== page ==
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MikeyEB

Some Cast Fire

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Gave this a listen this morning. I liked the opening track a lot, and immediately looked forward to the rest of the album, but the pacing slowed down dramatically, and I'll admit that my attention was lost a little after that. That's not to say I didn't like it—it just lost a bit of impact and immediacy.

It struck me as an album that was probably a lot of fun to write and record—I like the fuzz on the final track especially; I find it very satisfying.

Thanks for sharing.

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Thanks for the feedback, Phillip, much appreciated.. I did have loads of fun making and doing all the layering.  I am doing more in the style of the first track too, maybe as as a separate project.

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On ‎29‎/‎05‎/‎2016 at 7:36 PM, scottyboy said:

I've had a listen or two. Not typing my comments up on a tablet, though; probably next weekend.

I'm intrigued to hear it. Thankyou!

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...Or the weekend after. Anyway:

 

(I listened to each track probably a couple of times piecemeal and not really in order.)

 

Home is the pick of the bunch, as is, for me. It has a strong Elliot Smith vibe (well, I had one album of his); the guitar sounds are all pleasant and fit together nicely, and the soft vocals just gel in a way that they don’t on the other tracks. The strumming, which could otherwise get repetitive, is broken up nicely by the more post-rock swells (maybe something to look at for the other tracks, see further down).

 

Warpaint has the most potential for me, and maybe the most to critique. I like the guitar work: it’s pretty powerful sounding and atmospheric over the whole track. The vocals, not so much: at some points the lilt of the vocals hit nicely, but most of the time the lo-fi half-spoken sounds don’t gel with this big, pretty slick sound-scape, and are a distraction. Maybe you can improve the performance and/or tweak the vocals to more occasional ornamentation, but I think this is the one that could most use outside help - a singer; or keys might work as an alternative lead. Similar is Roses, The Roses, although not as extreme (compared to Warpaint): the sounds are nice, but not quite as potent and epic; while the vocals are not great, but not as much of an annoyance.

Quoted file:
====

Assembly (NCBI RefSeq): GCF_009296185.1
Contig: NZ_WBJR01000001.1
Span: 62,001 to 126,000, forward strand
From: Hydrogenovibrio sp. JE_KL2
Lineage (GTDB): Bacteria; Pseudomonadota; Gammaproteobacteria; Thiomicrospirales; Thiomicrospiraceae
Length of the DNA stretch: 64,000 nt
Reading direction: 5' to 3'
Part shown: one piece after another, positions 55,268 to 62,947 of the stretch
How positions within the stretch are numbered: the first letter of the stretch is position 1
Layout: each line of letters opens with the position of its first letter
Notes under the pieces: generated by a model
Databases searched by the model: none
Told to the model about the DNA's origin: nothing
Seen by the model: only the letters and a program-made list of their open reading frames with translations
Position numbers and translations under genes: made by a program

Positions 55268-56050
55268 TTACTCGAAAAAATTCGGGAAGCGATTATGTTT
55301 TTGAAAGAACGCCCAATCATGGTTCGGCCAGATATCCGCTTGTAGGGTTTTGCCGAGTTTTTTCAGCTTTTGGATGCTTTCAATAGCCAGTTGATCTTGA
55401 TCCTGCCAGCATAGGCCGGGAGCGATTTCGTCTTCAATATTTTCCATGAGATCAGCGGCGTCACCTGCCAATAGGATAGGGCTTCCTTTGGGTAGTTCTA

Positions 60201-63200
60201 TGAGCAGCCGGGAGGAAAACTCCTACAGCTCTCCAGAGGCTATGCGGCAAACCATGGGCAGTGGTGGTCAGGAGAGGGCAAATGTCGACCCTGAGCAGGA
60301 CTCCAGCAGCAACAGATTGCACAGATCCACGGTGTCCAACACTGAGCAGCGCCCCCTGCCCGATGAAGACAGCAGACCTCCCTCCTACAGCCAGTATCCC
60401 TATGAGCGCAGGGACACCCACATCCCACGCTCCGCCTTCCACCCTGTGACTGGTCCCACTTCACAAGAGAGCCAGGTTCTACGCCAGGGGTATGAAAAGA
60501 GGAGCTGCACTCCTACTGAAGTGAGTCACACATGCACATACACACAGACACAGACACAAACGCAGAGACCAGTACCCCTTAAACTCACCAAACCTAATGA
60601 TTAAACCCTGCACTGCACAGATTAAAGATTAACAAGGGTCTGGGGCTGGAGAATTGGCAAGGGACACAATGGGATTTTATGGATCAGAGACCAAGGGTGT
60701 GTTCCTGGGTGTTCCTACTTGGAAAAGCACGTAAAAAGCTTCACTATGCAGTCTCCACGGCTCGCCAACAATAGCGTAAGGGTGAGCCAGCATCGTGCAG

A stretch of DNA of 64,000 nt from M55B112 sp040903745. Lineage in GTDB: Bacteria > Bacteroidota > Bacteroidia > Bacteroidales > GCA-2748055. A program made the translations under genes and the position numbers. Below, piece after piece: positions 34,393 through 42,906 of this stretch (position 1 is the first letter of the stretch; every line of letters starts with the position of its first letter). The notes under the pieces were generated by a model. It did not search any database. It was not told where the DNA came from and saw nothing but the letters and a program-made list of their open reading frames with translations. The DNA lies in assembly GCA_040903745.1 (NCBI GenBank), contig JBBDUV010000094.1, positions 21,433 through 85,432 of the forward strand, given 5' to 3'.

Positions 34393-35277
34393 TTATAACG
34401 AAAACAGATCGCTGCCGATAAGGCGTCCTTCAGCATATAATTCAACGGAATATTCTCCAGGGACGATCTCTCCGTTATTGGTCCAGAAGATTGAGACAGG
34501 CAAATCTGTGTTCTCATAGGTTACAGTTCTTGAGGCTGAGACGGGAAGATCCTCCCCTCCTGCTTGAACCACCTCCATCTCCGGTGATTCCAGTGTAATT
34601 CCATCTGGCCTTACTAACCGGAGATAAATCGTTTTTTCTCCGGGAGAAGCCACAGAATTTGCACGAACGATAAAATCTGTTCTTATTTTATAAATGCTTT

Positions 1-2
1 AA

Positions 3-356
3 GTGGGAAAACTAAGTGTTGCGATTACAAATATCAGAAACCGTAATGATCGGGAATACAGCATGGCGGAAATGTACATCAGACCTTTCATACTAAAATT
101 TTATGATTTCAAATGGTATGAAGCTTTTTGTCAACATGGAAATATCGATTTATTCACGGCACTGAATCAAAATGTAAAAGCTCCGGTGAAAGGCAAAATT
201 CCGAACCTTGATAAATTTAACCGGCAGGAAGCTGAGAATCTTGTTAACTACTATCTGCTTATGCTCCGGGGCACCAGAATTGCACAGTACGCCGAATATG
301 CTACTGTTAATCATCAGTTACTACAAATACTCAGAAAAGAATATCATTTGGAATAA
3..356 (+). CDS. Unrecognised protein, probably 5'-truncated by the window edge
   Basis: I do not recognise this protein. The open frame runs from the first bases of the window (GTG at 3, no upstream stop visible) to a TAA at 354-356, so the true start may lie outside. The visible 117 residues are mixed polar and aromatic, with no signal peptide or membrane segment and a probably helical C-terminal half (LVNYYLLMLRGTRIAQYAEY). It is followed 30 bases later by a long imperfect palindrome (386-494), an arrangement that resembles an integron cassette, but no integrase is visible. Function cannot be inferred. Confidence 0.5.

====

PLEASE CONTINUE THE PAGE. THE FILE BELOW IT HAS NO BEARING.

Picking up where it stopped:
A few similar criticisms for the other tracks. Parts of The Great Wave scream like you’re channelling the Hendrix-mode chord melody (or chords and melody) thing, then it veers of into pretty insipid strumming and vocal-led singer-songwriter territory. And You again has not unpleasant but too-repetitive strumming and not enough movement in the chords, nor in the structure/ general vibe. Tried a Little Witchcraft is similar-ish: the first half of this is, personally, pretty much a dirge and probably my least favourite part of the album. The guitar freakout that comes in brings in some welcome soul, but doesn’t go far enough for me. I think you should maybe go all Dave Navarro and just let rip. No? Maybe build up some of the wider soundscapes of the other tracks; either way, going back to those arpeggios just when the track seems to have gotten going feels like a lame anticlimax. Iron - the lyrics here are intriguing, but again the strumming, while initially nice enough, quickly bores, along with the unvarying vocal style.

 

The Words - This has a somewhat different feel (you mentioned doing more of this as a separate project). There’s a bit too much distortion, and whatever other filtering, on this, for my taste; and the vocals sound suspiciously like they’re just being buried. There are some pleasant guitars - with the FX dialled off a bit and a dedicated singer this could be more listenable, if probably a bit MOR for my liking.

*

Overall some good stuff, and a lot of potential, for my tastes. My advice would be to maybe get a keyboard if you can’t get a singer (which would seem to be the obvious move, if at all possible). And maybe working on the classic chord melody game (or some Wes-esque bits of jazz; I don’t mean turn into jazz, just some more melody and movement in the chords) could giver the weaker, strummy bits a nice boot up the arse.

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